By Matthias Gafni Contra Costa Times
CONCORD — The Contra Costa District Attorney’s Office charged Woodside Elementary teacher Joseph Martin with 150 counts of molestation, but because of difficulties with the law, it was much trickier deciding whether to prosecute his bosses for possibly failing to report the alleged child abuse.
Prosecutors say their hands were tied because the “mandated reporting” law’s language creates a narrow one-year statute of limitations window that had closed.
Tina Jones, a Concord mother of two alleged victims, and others, including the district attorney and Concord police chief, say the law’s restrictive wording stymies prosecutions. They say it should be reviewed and, if necessary, changed.
“For many of the families in this, it’s just another level of victimization … to have no legal ramifications for (district employees) is so frustrating,” Jones said. “I think a one-year statute of limitations is ridiculous.”
School employees, among other people who work with children, are considered “mandated reporters” required by law to immediately report suspicions of child abuse. Failure to do so is a misdemeanor punishable by up to six months in jail and a $1,000 fine.
Critics, however, say the language in Penal Code section 11166 (c) makes prosecuting failures to report nearly impossible. The statute of limitations is one year, but — as is the case in many school abuse cases — law enforcement often does not find out until long ¿after the one-year expiration date for misdemeanor prosecution has passed.
In a confusing twist, the window can be extended until one year after law enforcement discovers the failure to report, but only if prosecutors can prove that the person who failed to notify police actually knew rather than suspected the abuse was taking place, a legal threshold that it extremely difficult to prove.
The steep burden of proof helped kill any chance at prosecuting Martin’s bosses at the Mt. Diablo school district for reporting failures. Martin, who has been charged with molesting 14 Woodside Elementary students, was placed on administrative leave in April 2013 and arrested in June. He has pleaded not guilty, and his trial is scheduled to begin May 27.
Contra Costa District Attorney Mark Peterson said the law should be reviewed and suggested it be changed.
His office considered filing charges against the principal and other employees for failures to report accusations made against Martin in 2006, when a teacher first alerted the principal that she walked in on Martin and a boy in a classroom hours after school let out, with their shoes off.
Other teachers also notified the principal of inappropriate behavior involving Martin. But Peterson said the statute of limitations restrictions rendered much of the case moot.
After making that decision, Peterson met with his county’s school superintendents to reinforce reporting responsibilities.
“Should they have reported to police? Yes,” Peterson said of Mt. Diablo administrators. “That’s where the difficulty lies, in the failure to go to police. Let them handle it; it’s what they’re trained to do.”
Concord police Chief Guy Swanger, whose agency investigated Martin and school administrators and nearly had to issue a search warrant to get district documents, said a review of the law “sounds reasonable.”
“In general, I think crimes involving children should have longer statute of limitations,” he said.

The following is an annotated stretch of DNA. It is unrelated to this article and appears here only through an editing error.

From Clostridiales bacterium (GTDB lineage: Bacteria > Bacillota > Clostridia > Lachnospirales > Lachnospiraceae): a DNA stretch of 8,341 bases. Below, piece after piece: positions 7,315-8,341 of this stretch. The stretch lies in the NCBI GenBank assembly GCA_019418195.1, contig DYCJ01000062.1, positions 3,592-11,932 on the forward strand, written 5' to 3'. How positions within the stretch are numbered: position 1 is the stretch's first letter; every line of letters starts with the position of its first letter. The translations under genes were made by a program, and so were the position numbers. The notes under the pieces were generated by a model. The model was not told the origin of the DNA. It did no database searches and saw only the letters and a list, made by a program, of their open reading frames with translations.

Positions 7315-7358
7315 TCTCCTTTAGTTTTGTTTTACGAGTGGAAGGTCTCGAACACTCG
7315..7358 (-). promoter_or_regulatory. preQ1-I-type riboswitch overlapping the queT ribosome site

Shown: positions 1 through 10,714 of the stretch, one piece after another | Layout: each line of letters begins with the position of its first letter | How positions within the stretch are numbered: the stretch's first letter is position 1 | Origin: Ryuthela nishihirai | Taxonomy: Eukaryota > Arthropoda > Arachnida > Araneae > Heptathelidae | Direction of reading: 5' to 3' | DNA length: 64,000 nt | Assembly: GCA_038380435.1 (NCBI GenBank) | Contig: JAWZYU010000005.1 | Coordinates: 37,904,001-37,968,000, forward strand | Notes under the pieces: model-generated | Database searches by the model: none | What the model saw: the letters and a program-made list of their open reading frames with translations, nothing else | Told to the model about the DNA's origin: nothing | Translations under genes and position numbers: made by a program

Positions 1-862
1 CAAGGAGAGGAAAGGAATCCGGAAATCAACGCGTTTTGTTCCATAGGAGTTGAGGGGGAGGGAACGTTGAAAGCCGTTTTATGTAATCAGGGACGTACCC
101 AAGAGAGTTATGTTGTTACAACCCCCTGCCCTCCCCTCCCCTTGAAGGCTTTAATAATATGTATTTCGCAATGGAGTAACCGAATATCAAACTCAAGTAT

In March, Swanger testified in Sacramento on behalf of a bill aimed at strengthening reporting responsibilities.
“One of the most complicated cases to report is on one of their own, not when it’s parents or someone associated with the school,” Swanger said of education employees.
The law makes prosecutions extremely rare, however. In November 2012, a Santa Clara County jury convicted O.B. Whaley Elementary School Principal Lyn Vijayendran for failing to report a student’s graphic allegations of abuse by teacher Craig Chandler. It was the county’s first conviction for the misdemeanor.
In Vijayendran’s case, she was charged within a year of her inaction, leaving prosecutors a lower burden of proof to meet — that she had “reasonable suspicion” of abuse.
“They’re not easy cases,” said prosecutor Alison Filo, who tried the case. “The people are often likable … and jurors don’t want to convict people for negligence especially when there’s no criminal benefit.”
Bill Grimm, senior attorney at Oakland’s National Center for Youth Law, said he could see the challenges the district attorney faced in prosecuting the Concord principal.
“It does bother me that a person in her authority as principal, who is charged with protecting children on campuses, will not suffer consequences,” Grimm said, “… because the consequences of not reporting were unbelievably tragic.”
Contact Matthias Gafni at 925-952-5026. Follow him at Twitter.com/mgafni.
Under California Penal Code 11166 (c), the burden of proof changes for the misdemeanor if you want the one-year statute of limitations to begin when the crime is discovered by law enforcement. The threshold goes from proving a reporter “reasonably suspected” child abuse to if the abuse was “known” by the reporter. Here’s the code section:
(c) A mandated reporter who fails to report an incident of known or reasonably suspected child abuse or neglect as required by this section is guilty of a misdemeanor punishable by up to six months confinement in a county jail or by a fine of one thousand dollars ($1,000) or by both that imprisonment and fine. If a mandated reporter intentionally conceals his or her failure to report an incident known by the mandated reporter to be abuse or severe neglect under this section, the failure to report is a continuing offense until an agency specified in Section 11165.9 discovers the offense.